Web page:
A Frozen Hose Indoors

Yesterday we pretty much finished our Christmas shopping. We hit up three different craft fairs, one McDonald’s, Wal-Mart, Chapters and the public library. I’ll leave it to my family’s imagination to see what gifts they can foresee based on that itinerary.It was a nice sunny day for once, but very cold. I made sure my solar panels were pointed in a generally favourable direction before we left, and when we returned, I could see I was running around 13.8 volts and 6-7 amps of charge. Doubling the charge (because my monitor seems to report half the charge at a time…) I came up with 12-14 amps of charge. Not too shabby in my opinion. I checked with my multimeter, and it agreed with my guess – 15 amps of charge was its best guess.

In spite of that, I still fired up the generator (twenty six pulls – maybe I should have a new ripcord set aside for the premature failure of this one?) so that Donna could do a few loads of laundry. Friday night being sauna night, we decided it was a good time to also strip the bedding and have a fresh start to the weekend.

After the last incident where the laundry drain hose had frozen, I had cut about two thirds of it off, allowing just about ten feet of hose to drain the water away from the yurts. On a whim, I decided to check it. It appeared frozen solid, and I was a little chagrined. Later, Donna confirmed my fears when she reported that the wash machine was not draining the first load of water.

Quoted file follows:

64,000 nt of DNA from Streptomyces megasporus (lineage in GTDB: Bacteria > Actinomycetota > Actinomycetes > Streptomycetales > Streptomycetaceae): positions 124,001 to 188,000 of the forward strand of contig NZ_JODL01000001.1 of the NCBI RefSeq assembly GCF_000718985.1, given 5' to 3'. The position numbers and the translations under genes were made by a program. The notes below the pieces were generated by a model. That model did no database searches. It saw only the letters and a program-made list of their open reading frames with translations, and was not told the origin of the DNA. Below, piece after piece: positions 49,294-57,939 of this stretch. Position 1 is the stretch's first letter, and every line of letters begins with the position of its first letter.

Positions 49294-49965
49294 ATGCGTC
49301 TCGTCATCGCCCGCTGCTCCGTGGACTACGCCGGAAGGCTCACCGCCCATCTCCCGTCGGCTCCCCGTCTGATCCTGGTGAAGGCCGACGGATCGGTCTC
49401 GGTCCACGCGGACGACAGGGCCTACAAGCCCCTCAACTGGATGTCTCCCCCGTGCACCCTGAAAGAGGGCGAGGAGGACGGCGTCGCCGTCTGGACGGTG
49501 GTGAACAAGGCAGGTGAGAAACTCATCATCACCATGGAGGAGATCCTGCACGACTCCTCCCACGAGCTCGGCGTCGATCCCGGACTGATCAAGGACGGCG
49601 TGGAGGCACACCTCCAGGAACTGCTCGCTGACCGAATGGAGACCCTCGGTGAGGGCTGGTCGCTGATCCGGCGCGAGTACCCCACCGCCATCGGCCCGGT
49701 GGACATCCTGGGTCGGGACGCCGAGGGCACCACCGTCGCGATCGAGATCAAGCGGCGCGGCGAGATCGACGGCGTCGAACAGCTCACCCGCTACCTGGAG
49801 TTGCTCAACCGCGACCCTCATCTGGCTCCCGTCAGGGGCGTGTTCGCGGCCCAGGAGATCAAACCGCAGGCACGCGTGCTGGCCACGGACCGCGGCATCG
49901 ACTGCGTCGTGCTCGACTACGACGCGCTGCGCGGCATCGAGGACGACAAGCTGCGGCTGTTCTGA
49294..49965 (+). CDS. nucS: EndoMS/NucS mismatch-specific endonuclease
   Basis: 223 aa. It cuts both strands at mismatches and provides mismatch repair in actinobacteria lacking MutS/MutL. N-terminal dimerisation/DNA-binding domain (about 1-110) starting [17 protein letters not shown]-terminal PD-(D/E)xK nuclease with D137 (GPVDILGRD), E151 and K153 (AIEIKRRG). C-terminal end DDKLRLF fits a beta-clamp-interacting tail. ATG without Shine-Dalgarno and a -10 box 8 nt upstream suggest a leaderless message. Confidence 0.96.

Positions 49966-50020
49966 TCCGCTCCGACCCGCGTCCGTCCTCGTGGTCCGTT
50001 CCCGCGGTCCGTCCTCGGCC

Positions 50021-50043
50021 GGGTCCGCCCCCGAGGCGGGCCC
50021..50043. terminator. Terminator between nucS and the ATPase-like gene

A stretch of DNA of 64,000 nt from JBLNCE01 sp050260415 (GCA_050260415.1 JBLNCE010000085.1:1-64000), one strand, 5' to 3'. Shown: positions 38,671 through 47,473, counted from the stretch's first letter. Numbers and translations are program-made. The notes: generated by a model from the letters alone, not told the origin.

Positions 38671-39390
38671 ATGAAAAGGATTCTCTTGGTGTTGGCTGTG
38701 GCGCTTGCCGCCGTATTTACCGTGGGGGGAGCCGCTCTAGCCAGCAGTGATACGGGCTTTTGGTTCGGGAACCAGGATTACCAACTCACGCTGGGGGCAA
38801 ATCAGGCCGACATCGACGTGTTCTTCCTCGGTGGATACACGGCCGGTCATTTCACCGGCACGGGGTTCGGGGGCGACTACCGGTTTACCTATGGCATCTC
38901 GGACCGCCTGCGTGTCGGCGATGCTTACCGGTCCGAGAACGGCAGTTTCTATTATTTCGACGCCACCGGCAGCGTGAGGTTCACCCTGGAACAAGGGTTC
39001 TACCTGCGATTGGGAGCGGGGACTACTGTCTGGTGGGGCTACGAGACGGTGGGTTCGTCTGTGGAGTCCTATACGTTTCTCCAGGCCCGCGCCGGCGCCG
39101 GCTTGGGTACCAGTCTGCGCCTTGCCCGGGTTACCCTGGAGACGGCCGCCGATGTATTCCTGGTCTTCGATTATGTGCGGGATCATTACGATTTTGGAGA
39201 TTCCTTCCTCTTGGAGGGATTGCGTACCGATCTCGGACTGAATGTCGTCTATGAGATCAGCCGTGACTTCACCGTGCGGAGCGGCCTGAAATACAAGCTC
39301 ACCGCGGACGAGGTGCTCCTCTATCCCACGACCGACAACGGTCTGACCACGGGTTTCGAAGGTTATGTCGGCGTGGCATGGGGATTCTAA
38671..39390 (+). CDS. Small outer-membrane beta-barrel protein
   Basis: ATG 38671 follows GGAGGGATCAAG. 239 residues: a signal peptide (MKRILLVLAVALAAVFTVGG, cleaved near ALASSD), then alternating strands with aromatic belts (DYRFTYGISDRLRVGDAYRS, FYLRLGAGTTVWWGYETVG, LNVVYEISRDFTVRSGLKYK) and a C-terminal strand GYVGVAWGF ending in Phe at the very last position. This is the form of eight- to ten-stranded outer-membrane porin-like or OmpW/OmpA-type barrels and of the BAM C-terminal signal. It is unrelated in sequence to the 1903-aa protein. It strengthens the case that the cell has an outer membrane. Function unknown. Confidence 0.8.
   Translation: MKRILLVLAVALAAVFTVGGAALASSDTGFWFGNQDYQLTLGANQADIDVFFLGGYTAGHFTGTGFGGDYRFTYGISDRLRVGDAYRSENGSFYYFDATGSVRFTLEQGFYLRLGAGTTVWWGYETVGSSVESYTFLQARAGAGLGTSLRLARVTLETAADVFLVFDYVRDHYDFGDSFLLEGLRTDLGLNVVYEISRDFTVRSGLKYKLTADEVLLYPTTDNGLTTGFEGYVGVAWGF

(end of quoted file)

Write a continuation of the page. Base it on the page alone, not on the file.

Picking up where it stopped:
I poured a stock pot of hot water along the length, to no avail.

I poured a kettle of steaming hot water along the length, to no avail.

I took a break to relieve myself on a nearby tree, observing the steam arising from my own contribution, but decided that I still had other options.

Using my draw saw, I cut the hose down to about five feet. It had no spot left where it water could possibly collect, at least in future pumpings – where I cut I noted it was still solid ice inside.

Another kettle of water removed that, but still it refused to pump.

I removed the hose altogether, and blew through it – no resistance! The hose was fine. This made me more nervous yet. Returning inside, I got behind the wash machine and started to manipulate the rubber hose inside. Clearly I could feel and hear ice cracking. This was unexpected. I knew that the yurts get cold, but freezing up a hose like that was new. I suppose it doesn’t get much air circulation, and is against an outside wall, and the back yurt IS generally much cooler than the main one, but to freeze a hose solid?

We pulled out the wash machine to get better access to the hose. This is where I appreciate that we had purchased an apartment unit, already on casters and smaller than normal.

I manipulated the hose while Kenny stood outside calling the play by play. “Trickle of water! Now lots! Now a trickle again!”

At last we got “Now lots!” consistently, and with Donna setting the machine to a final spin and drain cycle, were satisfied that the problem was solved, at least for the time being.

Now we have a much shorter hose outside, that can’t possibly freeze (?) and a future plan to pull the wash machine out from the wall the mornings we are planning on doing any laundry. Hopefully that will thaw the indoor hose, which is never completely free of water.

It will be interesting to see if we can keep the future sauna warm enough to generally prevent this from happening again. Donna feels that it is more a case of the floor needing more insulation, than the trapped airspace being cold – she may be right – we only put in the prescribed 4″ of insulation, rather than the 6″ that we would have had space for. Next time…


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